Toronto: Bodies and debris scattered over mile-long strip

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Fire fighters stand near a covered body after a van struck multiple people at a major intersection northern Toronto, Canada, on April 23, 2018. (REUTERS/Saul Porto)
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A covered body lies on a sidewalk after a van struck multiple people at a major intersection in northern Toronto, Canada, on April 23, 2018. (REUTERS/Saul Porto)
Updated 24 April 2018

Toronto: Bodies and debris scattered over mile-long strip

  • At least 10 people have died in the attack officials called “deliberate” but not linked to national security concerns
  • Toronto police have the suspect after a confrontation

TORONTO: The crime scene seems to go on forever, a taped off stretch of street scattered with bodies under orange sheets, urban debris and a pair of abandoned shoes.

Toronto police have arrived, and a suspect is under lock and key, but no one yet knows why the driver of a white rental van spread death and destruction under the warm spring sunshine.

“I heard screaming, yelling. I turned back and saw this truck going that way. He was going in and out, back and forth, zigzagging. He just kept on going,” said 42-year-old Rocco Cignielli.

There was nothing the customer service worker could do. Emergency services were on the scene quickly, but in some cases their efforts were in vain.

At least 10 people have died in the attack officials called “deliberate” but not linked to national security concerns.

“I saw there were people lying on the ground. I saw they were doing heart compression, and I saw two people dying right here in front of me,” Cignielli told AFP, pointing at the bodies.

It was shortly after 1 p.m. (1700 GMT) on a working Monday when the speeding van hit this commercial thoroughfare in a district of high-rise residences in the north of Canada’s biggest city.

A pale but cheery sun shone after a long and grim final winter stretch even by the region’s standards. Many local people were out and about.

Nana Agyeman Badu, a 56-year-old taxi driver, saw the van heading south toward central Toronto, where ministers from the G7 world powers were holding a security conference. Then the van swerved onto the sidewalk.

“I thought maybe he was making a delivery. But I was thinking, ‘Why would he drive in the pedestrian walkway like that?’ Very fast. Then I saw he had already run over some people,” the witness said.

“A lady was walking toward the car close to a bus shelter. The truck pinged the lady through the bus shelter and she fell back and all the broken glass fell onto her,” he added.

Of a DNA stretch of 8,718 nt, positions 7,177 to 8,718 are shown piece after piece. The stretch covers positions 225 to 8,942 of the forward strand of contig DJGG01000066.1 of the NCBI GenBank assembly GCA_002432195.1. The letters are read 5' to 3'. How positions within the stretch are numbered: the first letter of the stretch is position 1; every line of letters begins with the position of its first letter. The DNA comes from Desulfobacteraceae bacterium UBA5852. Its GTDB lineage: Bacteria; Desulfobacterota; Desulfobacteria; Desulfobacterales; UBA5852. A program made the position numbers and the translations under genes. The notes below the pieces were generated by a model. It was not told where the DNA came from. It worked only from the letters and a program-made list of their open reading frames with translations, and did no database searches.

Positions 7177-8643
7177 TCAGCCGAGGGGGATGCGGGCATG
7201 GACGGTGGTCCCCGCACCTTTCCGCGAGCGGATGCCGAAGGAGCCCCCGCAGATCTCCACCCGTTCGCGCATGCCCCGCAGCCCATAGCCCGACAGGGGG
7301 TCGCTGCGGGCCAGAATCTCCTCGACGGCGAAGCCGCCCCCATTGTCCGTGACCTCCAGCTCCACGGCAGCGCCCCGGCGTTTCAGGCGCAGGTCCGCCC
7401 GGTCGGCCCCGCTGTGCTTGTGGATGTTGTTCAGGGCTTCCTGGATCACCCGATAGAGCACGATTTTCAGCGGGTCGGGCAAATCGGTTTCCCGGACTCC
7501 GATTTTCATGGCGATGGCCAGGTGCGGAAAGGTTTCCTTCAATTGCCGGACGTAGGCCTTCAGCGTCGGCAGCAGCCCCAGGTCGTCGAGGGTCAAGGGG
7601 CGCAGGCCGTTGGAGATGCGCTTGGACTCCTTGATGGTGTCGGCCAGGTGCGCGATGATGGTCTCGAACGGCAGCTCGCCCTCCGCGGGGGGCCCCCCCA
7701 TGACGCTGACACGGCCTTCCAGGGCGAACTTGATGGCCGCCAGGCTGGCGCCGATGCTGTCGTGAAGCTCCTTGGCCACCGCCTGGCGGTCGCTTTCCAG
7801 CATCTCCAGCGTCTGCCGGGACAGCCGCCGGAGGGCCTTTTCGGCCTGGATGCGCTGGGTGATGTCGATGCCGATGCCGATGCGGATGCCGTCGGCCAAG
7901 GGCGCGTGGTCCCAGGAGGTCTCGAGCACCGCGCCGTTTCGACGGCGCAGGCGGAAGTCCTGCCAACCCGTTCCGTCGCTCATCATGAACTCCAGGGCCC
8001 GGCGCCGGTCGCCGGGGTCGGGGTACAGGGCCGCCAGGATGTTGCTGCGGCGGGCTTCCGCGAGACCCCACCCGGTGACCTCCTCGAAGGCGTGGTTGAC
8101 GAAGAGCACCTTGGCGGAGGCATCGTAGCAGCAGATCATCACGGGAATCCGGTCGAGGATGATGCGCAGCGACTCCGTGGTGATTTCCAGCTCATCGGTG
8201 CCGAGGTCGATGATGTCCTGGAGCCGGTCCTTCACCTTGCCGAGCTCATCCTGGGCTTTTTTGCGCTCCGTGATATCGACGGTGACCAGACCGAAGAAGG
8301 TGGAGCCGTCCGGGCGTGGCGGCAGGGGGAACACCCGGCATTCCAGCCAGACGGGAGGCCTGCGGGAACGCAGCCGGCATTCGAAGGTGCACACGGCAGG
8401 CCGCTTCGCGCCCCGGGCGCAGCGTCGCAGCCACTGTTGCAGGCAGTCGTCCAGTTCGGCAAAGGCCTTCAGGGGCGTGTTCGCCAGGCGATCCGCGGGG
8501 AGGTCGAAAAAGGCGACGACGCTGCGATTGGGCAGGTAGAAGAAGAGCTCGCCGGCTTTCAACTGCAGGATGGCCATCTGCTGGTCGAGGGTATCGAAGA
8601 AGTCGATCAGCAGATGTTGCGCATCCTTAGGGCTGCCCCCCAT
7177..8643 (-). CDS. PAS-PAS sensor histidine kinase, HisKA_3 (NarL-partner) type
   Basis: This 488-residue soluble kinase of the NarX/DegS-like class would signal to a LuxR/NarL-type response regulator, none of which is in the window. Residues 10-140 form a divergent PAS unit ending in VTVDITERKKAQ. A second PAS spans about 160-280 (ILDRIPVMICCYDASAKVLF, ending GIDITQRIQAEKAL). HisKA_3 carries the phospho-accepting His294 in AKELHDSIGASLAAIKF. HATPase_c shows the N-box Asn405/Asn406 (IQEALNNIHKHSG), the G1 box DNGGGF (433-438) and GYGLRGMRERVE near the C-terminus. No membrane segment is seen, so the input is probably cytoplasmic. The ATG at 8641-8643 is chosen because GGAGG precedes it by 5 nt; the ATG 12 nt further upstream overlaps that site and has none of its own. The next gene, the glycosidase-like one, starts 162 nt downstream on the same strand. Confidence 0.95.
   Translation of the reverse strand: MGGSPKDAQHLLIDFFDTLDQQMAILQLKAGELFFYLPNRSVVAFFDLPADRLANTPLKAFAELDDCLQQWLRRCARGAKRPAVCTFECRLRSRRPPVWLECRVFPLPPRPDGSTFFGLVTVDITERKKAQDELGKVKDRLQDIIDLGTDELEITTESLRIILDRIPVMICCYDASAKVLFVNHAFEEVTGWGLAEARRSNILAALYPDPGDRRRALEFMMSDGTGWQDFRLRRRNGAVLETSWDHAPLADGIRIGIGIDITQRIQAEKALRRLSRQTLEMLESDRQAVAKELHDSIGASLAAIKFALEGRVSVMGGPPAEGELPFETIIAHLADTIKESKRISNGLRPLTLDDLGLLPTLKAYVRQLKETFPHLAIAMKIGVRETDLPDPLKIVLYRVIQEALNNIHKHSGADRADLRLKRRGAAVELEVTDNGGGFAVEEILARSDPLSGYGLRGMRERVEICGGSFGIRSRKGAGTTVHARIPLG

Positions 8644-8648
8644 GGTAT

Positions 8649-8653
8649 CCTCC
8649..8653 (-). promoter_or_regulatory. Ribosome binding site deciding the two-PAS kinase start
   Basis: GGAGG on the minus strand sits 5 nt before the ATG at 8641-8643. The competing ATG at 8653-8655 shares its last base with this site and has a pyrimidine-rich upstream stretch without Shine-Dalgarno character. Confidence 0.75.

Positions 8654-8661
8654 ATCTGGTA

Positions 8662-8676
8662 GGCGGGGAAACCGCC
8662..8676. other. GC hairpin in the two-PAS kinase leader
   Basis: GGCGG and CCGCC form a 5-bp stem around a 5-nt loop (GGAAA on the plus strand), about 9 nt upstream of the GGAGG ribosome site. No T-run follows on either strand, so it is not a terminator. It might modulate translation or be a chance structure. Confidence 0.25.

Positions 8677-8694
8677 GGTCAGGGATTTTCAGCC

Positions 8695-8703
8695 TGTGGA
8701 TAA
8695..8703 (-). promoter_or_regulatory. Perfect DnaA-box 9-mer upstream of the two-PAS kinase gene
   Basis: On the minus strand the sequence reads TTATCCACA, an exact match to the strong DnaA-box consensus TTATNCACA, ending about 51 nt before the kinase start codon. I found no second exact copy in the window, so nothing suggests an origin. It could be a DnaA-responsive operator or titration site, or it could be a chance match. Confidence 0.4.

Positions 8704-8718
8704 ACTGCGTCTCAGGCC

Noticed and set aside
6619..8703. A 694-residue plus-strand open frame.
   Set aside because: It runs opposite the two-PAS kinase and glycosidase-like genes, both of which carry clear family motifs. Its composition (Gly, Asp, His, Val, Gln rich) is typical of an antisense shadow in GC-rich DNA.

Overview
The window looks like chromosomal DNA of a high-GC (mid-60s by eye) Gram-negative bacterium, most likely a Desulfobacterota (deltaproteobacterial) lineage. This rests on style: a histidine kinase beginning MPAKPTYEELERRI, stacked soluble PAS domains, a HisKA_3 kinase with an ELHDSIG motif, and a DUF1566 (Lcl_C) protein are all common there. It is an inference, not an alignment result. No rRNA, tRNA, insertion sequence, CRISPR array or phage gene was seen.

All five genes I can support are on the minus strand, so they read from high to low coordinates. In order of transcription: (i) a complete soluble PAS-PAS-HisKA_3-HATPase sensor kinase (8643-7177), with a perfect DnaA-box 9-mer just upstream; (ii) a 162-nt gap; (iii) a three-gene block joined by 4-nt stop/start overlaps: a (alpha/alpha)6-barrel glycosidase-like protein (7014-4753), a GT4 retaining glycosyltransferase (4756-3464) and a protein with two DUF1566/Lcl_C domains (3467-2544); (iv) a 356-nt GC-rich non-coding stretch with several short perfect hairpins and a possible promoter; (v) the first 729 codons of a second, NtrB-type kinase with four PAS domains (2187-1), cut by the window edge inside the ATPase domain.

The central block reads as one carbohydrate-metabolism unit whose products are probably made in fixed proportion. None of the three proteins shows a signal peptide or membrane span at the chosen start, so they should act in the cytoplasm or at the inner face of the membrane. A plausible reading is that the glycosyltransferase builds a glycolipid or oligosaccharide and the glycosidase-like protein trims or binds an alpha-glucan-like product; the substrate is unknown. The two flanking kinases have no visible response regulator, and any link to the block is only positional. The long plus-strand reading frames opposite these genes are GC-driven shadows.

“I stopped and ran out to help her. The truck continued going and going and going.”

The truck smashed a yellow fire hydrant, a few newspaper dispensers and there, a bit further, lie a pair of sneakers.

“They belong to a victim,” a police officer said.

Some in a crowd that gathered by the police tape as dozens of rescue vehicles were deployed were dumbfounded. “It is a dangerous crossroads,” one woman suggested.

“Oh, it was no accident,” declared another passerby.

Four parties agree to Western Sahara talks

Updated 1 min 36 sec ago

Four parties agree to Western Sahara talks

NEW YORK: Morocco, Algeria, Mauritania and the Polisario Front have accepted a UN invitation to hold talks in December on ending the decades-old conflict in Western Sahara, the UN spokesman said Tuesday.
The United Nations has repeatedly failed to broker a settlement over the north African territory, where Morocco and the Algerian-backed Polisario fought for control from 1975 to 1991.
Seeking to re-launch the political process, UN envoy Horst Koehler has invited the four parties to Geneva on December 5-6 for a first round of meetings that could pave the way to formal negotiations.
Koehler, a former German president and ex-director of the International Monetary Fund, last month sent letters of invitation to the talks and set an October 20 deadline to respond.
UN spokesman Stephane Dujarric told reporters that Morocco, the Polisario, Algeria and Mauritania “have confirmed that they will be attending the talks” in Geneva.

The Berm, an artificial sand barrier, divides the Western Sahara.

The preliminary talks however may quickly hit a wall as Morocco maintains that negotiations on a settlement should focus on its proposal for autonomy for Western Sahara.
The Polisario insists that the status of the territory should be decided in a referendum on independence.
Algeria also maintains that a solution to the conflict must uphold the right of the people of Western Sahara to self-determination.
The last round of UN-sponsored informal talks was held in 2012.
The United Nations brokered a cease-fire deal between Morocco and the Polisario in 1990 that provided for a referendum, but the vote never materialized.
A small peacekeeping mission of some 700 personnel is monitoring the cease-fire line but the Security Council has put fresh pressure on the sides to return to the negotiating table.
A settlement in Western Sahara would allow the UN mission there, known as MINURSO, to end its mission at a time when the United States is seeking to reduce the cost of peace operations.
In his invitation to the parties, seen by AFP, Koehler asked the sides to submit proposals for talks and has described the Geneva meeting as a round-table discussion.
The planned talks will be discussed at the Security Council later this month as it weighs a mandate renewal for MINURSO.